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Gantz meets US defense chief, says Iran is ‘playing poker with a bad hand’

Pentagon chief Austin says US prepared for ‘other options’ against Iran if diplomacy fails to block nuclear weapons program

Defense Minister Benny Gantz (L) and US Defense Secretary Lloyd Austin meet at the Pentagon on December 9, 2021. (Defense Ministry)
Defense Minister Benny Gantz (L) and US Defense Secretary Lloyd Austin meet at the Pentagon on December 9, 2021. (Defense Ministry)

Defense Minister Benny Gantz met on Thursday with his US counterpart Lloyd Austin at the Pentagon to discuss bilateral ties, the Iranian threat and Israel’s qualitative military edge in the Middle East.

Gantz’s office said the defense chiefs held a “meaningful discussion that reflected the historic bond and strategic ties between the US and Israel.

“The ministers discussed emerging challenges and opportunities in the region, with a particular focus on the developing challenge vis-à-vis the Iranian nuclear program and its regional aggression,” the statement said.

In his remarks at the meeting, Gantz said that Iran “is not just a threat to our physical security” but “a concrete threat to our way of life and our shared values.”

He added: “In its aspirations to become a hegemon, Iran seeks to destroy all traces of freedom, human dignity and peace in the Middle East and beyond. The nuclear program is a means to its hegemonic goals.”

Gantz stated that in talks with world powers, “Iran is playing poker with a bad hand and it’s playing on time.”

Defense Minister Benny Gantz (L) and US Defense Secretary Lloyd Austin meet at the Pentagon on December 9, 2021. (Defense Ministry)

Austin said the US was “completely aligned in our commitment to preventing Iran from obtaining a nuclear weapon.”

“We share Israel’s deep concerns about the Iranian government’s destabilizing actions, including its support for terrorism and its missile program, and its alarming nuclear advances,” Austin said. “The president has made clear that if the policy fails, we are prepared to turn to other options.”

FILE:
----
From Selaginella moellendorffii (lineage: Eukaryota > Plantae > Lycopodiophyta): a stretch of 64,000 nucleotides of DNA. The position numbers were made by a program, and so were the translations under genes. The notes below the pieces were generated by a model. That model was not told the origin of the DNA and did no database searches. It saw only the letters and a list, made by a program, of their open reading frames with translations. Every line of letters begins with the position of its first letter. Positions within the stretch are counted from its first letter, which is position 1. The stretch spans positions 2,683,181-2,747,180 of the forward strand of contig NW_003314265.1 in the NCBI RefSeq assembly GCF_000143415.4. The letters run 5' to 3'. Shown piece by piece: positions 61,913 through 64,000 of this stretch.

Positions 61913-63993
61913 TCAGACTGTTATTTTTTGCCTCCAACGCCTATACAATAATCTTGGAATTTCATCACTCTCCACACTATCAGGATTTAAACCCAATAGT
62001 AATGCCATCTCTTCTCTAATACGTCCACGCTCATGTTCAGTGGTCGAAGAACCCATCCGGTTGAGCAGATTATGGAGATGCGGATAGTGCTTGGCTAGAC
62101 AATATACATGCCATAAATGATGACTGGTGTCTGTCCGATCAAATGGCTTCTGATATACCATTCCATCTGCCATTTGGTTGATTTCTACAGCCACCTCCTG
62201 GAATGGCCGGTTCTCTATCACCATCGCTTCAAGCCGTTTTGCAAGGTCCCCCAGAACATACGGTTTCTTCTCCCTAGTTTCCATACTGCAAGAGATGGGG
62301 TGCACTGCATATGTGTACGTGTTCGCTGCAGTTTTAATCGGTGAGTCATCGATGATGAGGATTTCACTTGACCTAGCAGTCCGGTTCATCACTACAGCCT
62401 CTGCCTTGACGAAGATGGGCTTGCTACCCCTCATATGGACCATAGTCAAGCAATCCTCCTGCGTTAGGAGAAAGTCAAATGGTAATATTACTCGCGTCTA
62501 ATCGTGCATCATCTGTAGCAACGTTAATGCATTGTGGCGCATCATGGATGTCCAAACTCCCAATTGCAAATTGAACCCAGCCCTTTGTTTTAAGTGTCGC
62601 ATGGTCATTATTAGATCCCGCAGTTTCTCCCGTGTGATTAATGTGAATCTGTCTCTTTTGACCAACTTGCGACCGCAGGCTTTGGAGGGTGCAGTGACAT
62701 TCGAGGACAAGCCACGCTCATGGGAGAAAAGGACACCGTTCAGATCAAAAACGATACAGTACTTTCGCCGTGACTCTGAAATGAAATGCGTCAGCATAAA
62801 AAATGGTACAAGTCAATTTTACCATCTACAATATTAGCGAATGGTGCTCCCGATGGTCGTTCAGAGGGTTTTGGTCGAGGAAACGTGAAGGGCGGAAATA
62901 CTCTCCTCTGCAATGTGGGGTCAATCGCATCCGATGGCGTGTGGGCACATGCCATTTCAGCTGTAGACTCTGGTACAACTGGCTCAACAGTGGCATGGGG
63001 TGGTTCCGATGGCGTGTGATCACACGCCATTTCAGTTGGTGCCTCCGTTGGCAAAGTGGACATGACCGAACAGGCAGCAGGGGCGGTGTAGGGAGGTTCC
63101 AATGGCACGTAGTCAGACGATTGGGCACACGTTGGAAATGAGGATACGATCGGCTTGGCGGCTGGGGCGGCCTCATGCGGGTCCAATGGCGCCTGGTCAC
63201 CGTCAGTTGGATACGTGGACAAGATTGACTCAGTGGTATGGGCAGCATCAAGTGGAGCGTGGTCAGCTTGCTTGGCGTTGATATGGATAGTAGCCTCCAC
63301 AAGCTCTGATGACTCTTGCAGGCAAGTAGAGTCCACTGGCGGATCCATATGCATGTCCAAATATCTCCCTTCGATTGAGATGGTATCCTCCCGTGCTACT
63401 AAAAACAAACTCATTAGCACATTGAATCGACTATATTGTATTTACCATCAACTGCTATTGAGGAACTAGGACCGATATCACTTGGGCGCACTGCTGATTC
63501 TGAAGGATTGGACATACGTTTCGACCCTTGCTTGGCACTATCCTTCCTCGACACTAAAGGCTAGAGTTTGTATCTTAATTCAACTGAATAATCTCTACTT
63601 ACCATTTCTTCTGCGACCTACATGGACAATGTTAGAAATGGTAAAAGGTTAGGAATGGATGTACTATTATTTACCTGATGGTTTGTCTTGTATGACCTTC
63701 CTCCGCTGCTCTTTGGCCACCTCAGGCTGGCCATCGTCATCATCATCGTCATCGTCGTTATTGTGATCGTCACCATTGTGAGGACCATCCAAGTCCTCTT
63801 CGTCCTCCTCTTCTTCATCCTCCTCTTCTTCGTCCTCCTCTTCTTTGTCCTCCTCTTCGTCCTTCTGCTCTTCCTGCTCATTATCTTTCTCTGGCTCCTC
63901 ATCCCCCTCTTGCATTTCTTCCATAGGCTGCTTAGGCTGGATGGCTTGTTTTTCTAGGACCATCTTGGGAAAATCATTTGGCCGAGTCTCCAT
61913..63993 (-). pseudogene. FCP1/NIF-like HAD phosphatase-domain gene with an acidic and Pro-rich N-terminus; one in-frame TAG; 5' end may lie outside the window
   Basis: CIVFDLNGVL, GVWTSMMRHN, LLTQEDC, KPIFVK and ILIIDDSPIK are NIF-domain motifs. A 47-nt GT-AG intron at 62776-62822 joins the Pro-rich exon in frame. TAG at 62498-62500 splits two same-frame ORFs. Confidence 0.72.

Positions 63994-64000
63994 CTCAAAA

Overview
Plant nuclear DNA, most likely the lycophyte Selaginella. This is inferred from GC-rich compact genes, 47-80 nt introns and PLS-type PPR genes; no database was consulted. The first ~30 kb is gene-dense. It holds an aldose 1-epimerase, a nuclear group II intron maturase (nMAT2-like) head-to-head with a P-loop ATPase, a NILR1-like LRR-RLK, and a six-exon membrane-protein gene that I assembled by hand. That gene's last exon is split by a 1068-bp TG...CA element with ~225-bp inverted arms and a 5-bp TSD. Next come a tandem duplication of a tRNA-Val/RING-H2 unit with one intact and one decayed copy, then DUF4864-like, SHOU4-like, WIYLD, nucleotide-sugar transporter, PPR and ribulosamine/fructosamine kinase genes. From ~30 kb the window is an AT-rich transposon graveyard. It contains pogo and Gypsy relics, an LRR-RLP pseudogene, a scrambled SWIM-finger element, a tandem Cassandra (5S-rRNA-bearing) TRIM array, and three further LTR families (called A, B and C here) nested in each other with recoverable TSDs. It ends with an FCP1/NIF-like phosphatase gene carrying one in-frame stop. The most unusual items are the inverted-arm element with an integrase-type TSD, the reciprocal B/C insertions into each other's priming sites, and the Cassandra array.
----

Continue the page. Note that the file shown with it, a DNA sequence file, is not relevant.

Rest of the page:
The two also discussed the importance of maintaining Israel’s qualitative military edge (QME) “and the critical need for the replenishment of Israel’s air defense systems,” according to the Defense Ministry statement.

“Israel’s QME will not only guarantee the safety of our citizens, but will also enable us to leverage the positive trends in the region,” Gantz said.

Gantz followed the discussion with a meeting with US Secretary of State Antony Blinken.

The two discussed further developing ties between Israel and the other signatories to the Abraham Accords normalization agreements signed last year, and the possibility of normalizing relations with new regional partners, Gantz’s office said.

A US spokesperson said the pair discussed Iran, Israeli security, and that Blinken had “reiterated the Administration’s belief that Israelis and Palestinians deserve to live safely and securely and enjoy equal measures of freedom, prosperity, and democracy”

US Secretary of State Antony Blinken, left, meets with Defense Minister Benny Gantz, right, in Washington, December 9, 2021. (Shmulik Almany/GPO)

Gantz flew to Washington on Wednesday for meetings with top US military leaders, as troubled nuclear talks resumed in Vienna.

Talks in Vienna on Thursday ended an hour after resuming following a few days’ pause, with tensions high after Tehran made demands last week that European countries strongly criticized.

The meeting of all the deal’s remaining signatories — Iran, Britain, France, Germany, Russia and China — was chaired by European Union diplomat Enrique Mora.

The United States has participated indirectly in the ongoing talks because it withdrew from the accord in 2018 under then-president Donald Trump. US President Joe Biden has signaled that he wants to rejoin the deal.

Last week’s talks were the first in over five months, a gap caused by a new hard-line government assuming power in Tehran. European diplomats last week urged Tehran to come back with “realistic proposals” after the Iranian delegation made numerous demands that other parties to the accord deemed unacceptable.

The accord sealed in Vienna in 2015, formally known as the Joint Comprehensive Plan of Action, was meant to rein in Iran’s nuclear program in return for loosened economic sanctions.

Following the US decision to withdraw and reimpose sanctions against Iran, Tehran has ramped up its nuclear program again by enriching uranium beyond the thresholds allowed in the agreement. Iran has also restricted monitors from the UN atomic watchdog from accessing its nuclear facilities, raising concerns about what the country is doing out of view.

Meanwhile, Israeli and American military leaders are set to discuss possible military drills to practice destroying Iranian nuclear facilities in a potential worst-case scenario, a senior US official said.

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